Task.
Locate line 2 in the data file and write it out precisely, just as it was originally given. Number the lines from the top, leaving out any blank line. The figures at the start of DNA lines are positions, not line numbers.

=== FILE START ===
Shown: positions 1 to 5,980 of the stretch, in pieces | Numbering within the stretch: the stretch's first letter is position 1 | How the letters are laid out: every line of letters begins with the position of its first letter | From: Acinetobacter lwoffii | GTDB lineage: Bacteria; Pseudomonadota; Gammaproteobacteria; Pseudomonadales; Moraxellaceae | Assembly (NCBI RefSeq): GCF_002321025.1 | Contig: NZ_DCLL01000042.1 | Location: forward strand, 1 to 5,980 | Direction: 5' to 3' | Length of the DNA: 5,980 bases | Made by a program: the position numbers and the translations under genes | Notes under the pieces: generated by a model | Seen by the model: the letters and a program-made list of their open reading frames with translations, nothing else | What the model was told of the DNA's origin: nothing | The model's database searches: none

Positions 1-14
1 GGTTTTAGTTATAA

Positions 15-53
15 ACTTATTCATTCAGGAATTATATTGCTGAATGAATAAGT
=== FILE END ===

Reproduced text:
Positions 1-14